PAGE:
Although census numbers show the riding may not have been thriving economically, the median after-tax income for individuals in Mississauga–Streetsville (those 15 years of age and over in private households) was higher than the provincial average: $33,166 in 2015, versus $30,641 for the province. The average total income and median total income for Mississauga–Streetsville residents were also higher than the City of Mississauga as a whole. The majority of these residents, like Mississaugans in general, live in single-detached homes. The average household size and family size in Mississauga–Streetsville was 3.2 people.
Nevertheless, Sikand brought up the issue of affordable housing in his riding in his first address to the House. “Social and affordable housing currently have seven- to 10-year wait times in Mississauga,” he said. According to a 2016 City of Mississauga report, affordable housing is an issue for one-in-three Mississauga households. That includes one-in-eight in profound need (spending half or more of their pre-tax income on housing) and one-in-12 in “severe need” (spending 70 percent or more).
The riding of Mississauga–Streetsville is fairly diverse, consisting of roughly 55,020 immigrants compared to 61,290 non-immigrants. Most came from the continent of Asia and countries such as China, India, Afghanistan, Iran and Iraq.
Both Sikand and Melek found themselves caught up in their own individual social-media controversies in the past year.
Sikand tweeted the following two days before the writs were drawn up for the federal election: “#ScheerWasSoPoorThat he had to buy his Conservative Values second-hand from Stephen Harper.” Conservative Party Leader Andrew Scheer responded: “Like millions of Canadians, I grew up middle class. When Trudeau’s Liberal MPs mock me for that, they mock you too.” How much Scheer’s parents made and whether they fell under “middle class” are in dispute.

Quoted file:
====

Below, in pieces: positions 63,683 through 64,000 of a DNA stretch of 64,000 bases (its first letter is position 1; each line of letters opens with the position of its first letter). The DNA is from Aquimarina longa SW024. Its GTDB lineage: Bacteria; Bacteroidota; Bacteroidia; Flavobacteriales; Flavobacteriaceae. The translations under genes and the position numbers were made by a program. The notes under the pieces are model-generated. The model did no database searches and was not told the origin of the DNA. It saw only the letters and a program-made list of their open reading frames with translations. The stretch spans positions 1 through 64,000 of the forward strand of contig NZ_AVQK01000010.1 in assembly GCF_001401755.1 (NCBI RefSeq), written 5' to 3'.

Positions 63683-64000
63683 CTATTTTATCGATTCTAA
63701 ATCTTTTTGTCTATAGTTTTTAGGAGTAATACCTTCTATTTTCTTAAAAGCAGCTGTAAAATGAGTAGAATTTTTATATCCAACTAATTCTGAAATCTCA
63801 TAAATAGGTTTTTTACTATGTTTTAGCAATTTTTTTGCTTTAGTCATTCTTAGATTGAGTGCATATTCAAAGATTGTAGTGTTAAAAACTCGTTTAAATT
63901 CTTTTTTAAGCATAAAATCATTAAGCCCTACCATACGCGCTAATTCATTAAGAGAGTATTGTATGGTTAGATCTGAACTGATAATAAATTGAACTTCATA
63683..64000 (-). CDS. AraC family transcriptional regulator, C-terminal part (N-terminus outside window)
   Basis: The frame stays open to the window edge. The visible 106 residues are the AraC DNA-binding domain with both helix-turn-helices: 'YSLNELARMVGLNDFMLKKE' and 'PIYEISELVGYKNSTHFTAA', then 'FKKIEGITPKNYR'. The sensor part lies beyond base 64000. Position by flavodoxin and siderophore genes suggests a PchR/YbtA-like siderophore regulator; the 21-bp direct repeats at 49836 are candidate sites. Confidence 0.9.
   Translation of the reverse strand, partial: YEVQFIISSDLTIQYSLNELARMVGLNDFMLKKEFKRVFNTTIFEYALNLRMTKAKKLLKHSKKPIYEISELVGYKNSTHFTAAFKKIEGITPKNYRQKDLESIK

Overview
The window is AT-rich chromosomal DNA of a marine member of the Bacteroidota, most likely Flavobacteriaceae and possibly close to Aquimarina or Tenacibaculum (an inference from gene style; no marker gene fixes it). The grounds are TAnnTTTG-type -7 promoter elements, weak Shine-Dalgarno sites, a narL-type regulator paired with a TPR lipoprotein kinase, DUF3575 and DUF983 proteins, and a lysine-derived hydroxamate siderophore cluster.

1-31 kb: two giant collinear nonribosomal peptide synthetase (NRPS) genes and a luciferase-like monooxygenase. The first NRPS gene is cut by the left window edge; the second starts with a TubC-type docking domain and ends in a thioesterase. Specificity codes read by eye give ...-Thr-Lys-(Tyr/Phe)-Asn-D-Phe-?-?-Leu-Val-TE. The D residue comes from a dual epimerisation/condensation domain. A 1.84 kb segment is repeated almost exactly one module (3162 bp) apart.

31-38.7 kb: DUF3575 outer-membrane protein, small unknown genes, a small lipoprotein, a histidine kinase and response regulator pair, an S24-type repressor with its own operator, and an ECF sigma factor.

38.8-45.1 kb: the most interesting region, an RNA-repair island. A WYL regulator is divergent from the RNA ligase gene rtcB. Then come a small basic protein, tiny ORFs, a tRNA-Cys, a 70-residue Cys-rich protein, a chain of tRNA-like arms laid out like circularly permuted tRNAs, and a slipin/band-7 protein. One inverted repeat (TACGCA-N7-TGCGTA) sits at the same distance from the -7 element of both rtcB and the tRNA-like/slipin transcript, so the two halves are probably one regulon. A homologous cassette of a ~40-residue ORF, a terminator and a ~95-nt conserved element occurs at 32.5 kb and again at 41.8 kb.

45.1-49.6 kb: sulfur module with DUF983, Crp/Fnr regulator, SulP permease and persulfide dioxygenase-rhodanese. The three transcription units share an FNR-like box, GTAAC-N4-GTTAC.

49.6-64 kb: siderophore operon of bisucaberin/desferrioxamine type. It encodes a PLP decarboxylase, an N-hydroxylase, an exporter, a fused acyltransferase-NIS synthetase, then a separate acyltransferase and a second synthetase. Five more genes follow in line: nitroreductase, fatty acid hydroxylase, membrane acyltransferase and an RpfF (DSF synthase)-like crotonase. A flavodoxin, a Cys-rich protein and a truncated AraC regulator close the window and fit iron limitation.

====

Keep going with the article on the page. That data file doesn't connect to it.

Sikand replied a few hours later: “I would never mock a struggling family, as I grew up watching my dad drive a cab to make ends meet. You should talk to the families in my riding who live off one income, don’t have drug plans & face anti-immigrant, homophobic & Islamophobic sentiments from their local candidate.” Sikand’s original tweet no longer exists on his account.
As for Melek, the National Post reported in July that Melek was rejected as a candidate for Mississauga–Streetsville in the most recent Ontario election due to social-media posts on Islamic extremism more than two years ago. The Post said Melek’s now-deleted tweets suggested that radical Islam was widespread and causing “economic hell” in places such as Detroit. Melek denied that the party rejected her and said she withdrew “for personal reasons.”
In August, Vice wrote of an internal report, disseminated within the Ontario Progressive Conservative Party in the fall of 2016, that said Melek made a number of homophobic posts on Facebook, contributing to her dropping out of the provincial nomination race. Melek told Vice that her online remarks were to meant to critique the sex-ed curriculum, like a lot of other Ontario parents did.
She told Vice in an email: “I’m proud to be part of the Conservative Party of Canada, a party that supports the LGBTQ community,” she wrote. “I absolutely oppose any so-called [conversion] therapy or treatment that forces someone to try and change their sexual orientation against their will.” Melek received just over 33 percent of the vote in riding on Tuesday night.
The victor, Sikand, expressed his gratitude to the people of Mississauga–Streetsville for maintaining their faith in him.
“I’m just really happy that Mississauga–Streetsville still has the confidence in me to be their member of Parliament,” he said. “I’m looking forward to getting back up to Ottawa and [will continue] working hard for them.”
Email: [email protected]
Submit a correction about this story